I would like to add that designations of origin and geographical indications constitute an integral component of intellectual property, according to the World Intellectual Property Organisation. Under the Rules of Procedure of the European Parliament, the issue of intellectual property belongs unambiguously and exclusively to the remit of the Committee on Legal Affairs. It is therefore odd both from a procedural and a practical viewpoint that the drafting of this report was entrusted to the Committee on Agriculture and Rural Development, without including in it even an opinion from the Committee on Legal Affairs.


  Witold Tomczak, on behalf of the IND/DEM Group. (PL) Mr President, the aims of both proposals for regulations seem well-founded. It is difficult not to support an increase in the income of farmers, fair conditions for competition and protection from fake copies of original products. There are, however, doubts as to whether the aims set are realistic.

Let us consider the result to date of existing solutions. Within the framework of guaranteed, traditional specialities only 15 agricultural and food products have so far been registered throughout the Union. Is it really necessary to create complex procedures and expand bureaucracy for the benefit of a dozen or a few dozen products? Will the farmer-producer really gain anything by it? Within the framework of the system for the protection of geographical indications and designations of origin over 700 names have been registered across the EU including 150 cheeses, 160 types of meat or meat products, 150 types of fruit and vegetables and 80 types of olive oil. There are 300 new applications pending examination. By creating this legislation, will we not soon find ourselves in a ridiculous position, bordering on the laughable? In a few years we will have thousands of original product names wanting to conquer supermarkets across the whole of the EU. As customers, we will be worn down by them and the costly bureacratic system will turn out to be inefficient when dealing with applications.

Would it not be better to give up the idea of regulating local delicacies? If we turn delicacies into mass products, they will no longer be delicacies. Let them remain a natural attraction of particular places or regions, but without the support of the European Union.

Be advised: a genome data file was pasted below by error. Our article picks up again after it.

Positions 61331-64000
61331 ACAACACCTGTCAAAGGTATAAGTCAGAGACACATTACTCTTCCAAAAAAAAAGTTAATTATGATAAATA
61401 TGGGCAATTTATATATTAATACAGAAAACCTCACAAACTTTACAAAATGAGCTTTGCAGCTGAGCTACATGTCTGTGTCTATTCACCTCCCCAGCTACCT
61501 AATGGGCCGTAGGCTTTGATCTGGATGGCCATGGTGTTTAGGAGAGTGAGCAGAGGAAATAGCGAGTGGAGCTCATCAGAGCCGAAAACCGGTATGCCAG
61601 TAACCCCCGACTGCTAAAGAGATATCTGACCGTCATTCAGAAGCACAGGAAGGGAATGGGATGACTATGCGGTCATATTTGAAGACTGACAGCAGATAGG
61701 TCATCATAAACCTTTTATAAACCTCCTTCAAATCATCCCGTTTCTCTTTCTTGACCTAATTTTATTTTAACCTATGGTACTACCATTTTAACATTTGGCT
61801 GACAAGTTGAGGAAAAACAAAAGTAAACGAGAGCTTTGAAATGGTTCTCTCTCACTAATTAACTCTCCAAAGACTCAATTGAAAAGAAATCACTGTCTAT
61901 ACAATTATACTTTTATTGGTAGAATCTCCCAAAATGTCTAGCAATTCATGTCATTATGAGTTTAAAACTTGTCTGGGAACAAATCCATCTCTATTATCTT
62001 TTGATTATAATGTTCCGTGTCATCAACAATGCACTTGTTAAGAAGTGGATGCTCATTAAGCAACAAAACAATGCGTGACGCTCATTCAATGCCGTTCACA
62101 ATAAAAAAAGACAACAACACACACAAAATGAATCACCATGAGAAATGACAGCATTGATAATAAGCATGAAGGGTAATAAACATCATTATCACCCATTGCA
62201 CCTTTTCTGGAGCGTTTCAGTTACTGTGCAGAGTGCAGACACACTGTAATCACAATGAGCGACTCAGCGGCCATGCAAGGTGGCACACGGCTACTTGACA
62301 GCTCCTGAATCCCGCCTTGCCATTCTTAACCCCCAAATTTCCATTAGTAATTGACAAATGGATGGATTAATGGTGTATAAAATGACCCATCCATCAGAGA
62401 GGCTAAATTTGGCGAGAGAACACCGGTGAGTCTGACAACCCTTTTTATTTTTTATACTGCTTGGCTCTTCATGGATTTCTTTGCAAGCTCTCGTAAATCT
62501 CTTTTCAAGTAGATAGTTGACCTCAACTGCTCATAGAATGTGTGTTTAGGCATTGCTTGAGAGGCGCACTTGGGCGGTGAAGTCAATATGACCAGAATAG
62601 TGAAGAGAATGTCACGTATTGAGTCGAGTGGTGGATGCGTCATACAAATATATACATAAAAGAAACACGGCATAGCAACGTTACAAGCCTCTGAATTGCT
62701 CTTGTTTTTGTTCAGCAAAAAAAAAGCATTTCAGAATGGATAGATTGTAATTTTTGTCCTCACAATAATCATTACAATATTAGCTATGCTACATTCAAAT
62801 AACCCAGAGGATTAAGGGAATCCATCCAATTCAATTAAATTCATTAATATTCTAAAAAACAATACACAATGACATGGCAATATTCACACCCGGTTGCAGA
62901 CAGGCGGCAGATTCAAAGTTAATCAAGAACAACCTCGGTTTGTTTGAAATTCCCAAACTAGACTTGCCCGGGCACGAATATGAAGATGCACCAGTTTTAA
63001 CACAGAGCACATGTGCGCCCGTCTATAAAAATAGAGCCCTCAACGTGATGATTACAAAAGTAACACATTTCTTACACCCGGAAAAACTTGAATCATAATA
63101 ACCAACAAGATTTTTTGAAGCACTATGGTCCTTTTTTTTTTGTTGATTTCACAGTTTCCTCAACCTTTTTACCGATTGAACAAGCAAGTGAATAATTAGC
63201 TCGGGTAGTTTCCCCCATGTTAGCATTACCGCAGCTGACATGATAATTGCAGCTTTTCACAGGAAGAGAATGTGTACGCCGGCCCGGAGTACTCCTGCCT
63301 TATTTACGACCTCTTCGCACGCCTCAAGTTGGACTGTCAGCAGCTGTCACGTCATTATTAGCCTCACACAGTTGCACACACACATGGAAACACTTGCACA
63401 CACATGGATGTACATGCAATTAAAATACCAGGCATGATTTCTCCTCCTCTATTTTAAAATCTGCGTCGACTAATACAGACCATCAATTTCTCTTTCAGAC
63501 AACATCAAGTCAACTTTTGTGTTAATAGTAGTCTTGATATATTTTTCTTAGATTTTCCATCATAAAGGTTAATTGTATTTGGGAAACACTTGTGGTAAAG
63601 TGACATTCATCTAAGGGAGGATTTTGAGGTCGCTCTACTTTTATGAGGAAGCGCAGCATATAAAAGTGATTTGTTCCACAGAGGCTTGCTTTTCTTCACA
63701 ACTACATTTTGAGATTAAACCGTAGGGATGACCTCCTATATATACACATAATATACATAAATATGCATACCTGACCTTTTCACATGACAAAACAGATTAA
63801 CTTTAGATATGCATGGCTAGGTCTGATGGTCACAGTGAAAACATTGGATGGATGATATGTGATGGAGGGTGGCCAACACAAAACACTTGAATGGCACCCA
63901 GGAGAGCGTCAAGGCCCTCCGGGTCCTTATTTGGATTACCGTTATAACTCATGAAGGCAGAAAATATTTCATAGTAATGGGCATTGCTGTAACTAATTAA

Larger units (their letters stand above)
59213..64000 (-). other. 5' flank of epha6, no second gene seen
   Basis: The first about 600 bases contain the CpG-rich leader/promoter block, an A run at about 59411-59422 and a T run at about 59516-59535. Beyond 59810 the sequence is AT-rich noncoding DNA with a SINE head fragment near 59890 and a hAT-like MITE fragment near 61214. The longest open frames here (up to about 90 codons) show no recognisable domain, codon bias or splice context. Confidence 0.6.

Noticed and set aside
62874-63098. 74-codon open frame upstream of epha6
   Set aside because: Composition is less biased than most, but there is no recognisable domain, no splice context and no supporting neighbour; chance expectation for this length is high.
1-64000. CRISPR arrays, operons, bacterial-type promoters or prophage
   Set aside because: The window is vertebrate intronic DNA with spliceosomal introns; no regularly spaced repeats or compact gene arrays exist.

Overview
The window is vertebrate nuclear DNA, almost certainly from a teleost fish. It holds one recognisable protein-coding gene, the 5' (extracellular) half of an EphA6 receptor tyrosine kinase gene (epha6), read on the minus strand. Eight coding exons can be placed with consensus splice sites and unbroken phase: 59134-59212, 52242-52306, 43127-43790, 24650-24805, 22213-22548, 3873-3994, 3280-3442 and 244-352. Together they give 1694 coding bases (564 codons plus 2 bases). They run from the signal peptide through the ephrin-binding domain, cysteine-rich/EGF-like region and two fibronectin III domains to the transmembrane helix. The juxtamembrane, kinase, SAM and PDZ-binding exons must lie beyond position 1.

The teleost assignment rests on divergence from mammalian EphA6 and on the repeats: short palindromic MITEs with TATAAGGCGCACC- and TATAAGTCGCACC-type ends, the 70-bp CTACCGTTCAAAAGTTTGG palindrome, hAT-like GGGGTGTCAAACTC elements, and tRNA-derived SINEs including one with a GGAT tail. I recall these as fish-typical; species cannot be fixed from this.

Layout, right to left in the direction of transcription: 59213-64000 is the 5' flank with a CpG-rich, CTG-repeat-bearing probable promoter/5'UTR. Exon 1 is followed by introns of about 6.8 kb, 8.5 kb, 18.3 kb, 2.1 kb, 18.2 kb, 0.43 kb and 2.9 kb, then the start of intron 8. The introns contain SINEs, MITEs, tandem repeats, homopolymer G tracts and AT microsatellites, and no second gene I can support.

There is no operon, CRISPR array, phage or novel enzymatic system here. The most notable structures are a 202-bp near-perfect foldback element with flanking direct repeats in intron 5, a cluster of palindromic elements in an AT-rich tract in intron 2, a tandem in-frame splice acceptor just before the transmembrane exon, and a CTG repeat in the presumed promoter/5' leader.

Janusz Wojciechowski, on behalf of the UEN Group. (PL) Mr President, on behalf of the UEN Group I would like to congratulate Mr Graefe zu Baringdorf on his excellent reports. I am delighted that we will achieve the necessary simplifications in the registration procedures for local food produce and that we will have more of these products available, or rather that they will be more familiar to us, as we are of course talking about traditional products that have been on the market for a long time.

The real future of Europe lies in supporting traditional, regional products which represent the achievements of local communities. It is something at which we can excel, at which we can surpass others and thanks to which we can build a European market that is a common market and yet is rich thanks to the variety of regional specialities. It is a great opportunity for regional producers. Most of all, however, it is good news for consumers as these products are made according to traditional recipes and using methods that go back generations and are healthier and better than mass-produced goods. It is also the best way to face the challenge presented by biotechnology companies. They want to force us to consume their mass-produced food which is the result of genetic engineering.

We should be clear on this matter. We want to consume products that are healthy, varied and produced using traditional, regional methods, and we do not want to be forced to consume food products made using methods that cheat nature.


  Jan Tadeusz Masiel (NI). – (PL) Mr President, for the last few decades the common agricultural policy has encouraged farmers to produce more, regardless of quality. As a result, they have two Mercedes in the yard and shops are full of produce which is neither palatable nor cheap. We have to pay more for so-called ‘organic’ products in order to buy what should be normal food.

It is cynical to say that consumers today regard quality as more important than quantity. They simply want to eat food once again that they have not seen for a long time and to which they have a right. We, meanwhile, are spending most of our budget on the common agricultural policy, mainly in the old Member States.